What is it about?

We extend our previously published work on RIPK4, showing that the lipid mediator lysophosphatidic acid (LPA) is an important biologic inhibitor of RIPK4. We discovered that a component of blood was able to inhibit RIPK4. Through various biochemical studies, we determined this factor was not a protein or nucleic acid but rather a lipid. Further evaluation helped us to determine that the lipid mediator LPA was indeed the inhibitory factor.

Featured Image

Why is it important?

Our findings are important for all biologic processes involving keratinocyte proliferation, including carcinogenesis and wound repair. This new avenue offers hope for developing therapies important for treating these conditions.


We have discovered that a lipid mediator, common in blood serum, is a regulator of keratinocyte proliferation through its influence on RIPK4. This holds significant promise for wound healing and carcinogenesis. From my perspective, this revelation underscores the intricate interplay between lipid signaling and cellular processes, shedding light on potential therapeutic avenues for conditions involving dysregulated keratinocyte proliferation.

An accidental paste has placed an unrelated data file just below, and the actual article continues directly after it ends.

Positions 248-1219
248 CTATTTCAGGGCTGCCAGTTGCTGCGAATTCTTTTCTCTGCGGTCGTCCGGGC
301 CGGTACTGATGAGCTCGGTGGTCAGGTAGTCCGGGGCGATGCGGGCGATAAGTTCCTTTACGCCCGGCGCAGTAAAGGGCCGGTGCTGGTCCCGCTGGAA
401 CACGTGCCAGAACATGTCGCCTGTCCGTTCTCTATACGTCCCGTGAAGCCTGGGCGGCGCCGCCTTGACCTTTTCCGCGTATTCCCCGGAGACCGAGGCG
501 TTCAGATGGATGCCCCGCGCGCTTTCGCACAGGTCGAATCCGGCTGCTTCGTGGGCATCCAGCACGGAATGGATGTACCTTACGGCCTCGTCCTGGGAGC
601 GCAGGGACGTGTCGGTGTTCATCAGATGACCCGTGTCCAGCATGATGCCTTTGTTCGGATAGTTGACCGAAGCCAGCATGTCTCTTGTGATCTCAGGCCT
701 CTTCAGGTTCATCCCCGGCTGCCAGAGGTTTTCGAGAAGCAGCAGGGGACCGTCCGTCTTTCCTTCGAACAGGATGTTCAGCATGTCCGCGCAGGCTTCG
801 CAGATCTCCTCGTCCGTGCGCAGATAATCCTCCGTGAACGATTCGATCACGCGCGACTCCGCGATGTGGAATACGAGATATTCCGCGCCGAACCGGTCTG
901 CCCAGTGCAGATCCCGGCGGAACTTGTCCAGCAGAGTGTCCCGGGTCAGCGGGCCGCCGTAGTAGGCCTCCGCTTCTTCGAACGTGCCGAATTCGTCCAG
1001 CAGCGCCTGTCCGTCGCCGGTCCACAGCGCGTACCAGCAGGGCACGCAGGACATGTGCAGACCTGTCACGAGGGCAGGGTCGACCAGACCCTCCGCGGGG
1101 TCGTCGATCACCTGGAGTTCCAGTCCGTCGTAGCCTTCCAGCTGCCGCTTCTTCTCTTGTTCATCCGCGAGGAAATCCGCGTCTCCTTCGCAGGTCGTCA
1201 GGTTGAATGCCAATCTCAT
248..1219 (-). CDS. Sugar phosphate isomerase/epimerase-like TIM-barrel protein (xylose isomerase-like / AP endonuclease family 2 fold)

Brian Poligone
Rochester General Hospital Research Institute

Read the Original

This page is a summary of: Lysophosphatidic acid down-regulates human RIPK4 mRNA in keratinocyte- derived cell lines, PLoS ONE, April 2024, PLOS,
DOI: 10.1371/journal.pone.0287444.
You can read the full text:

Open access logo



The following have contributed to this page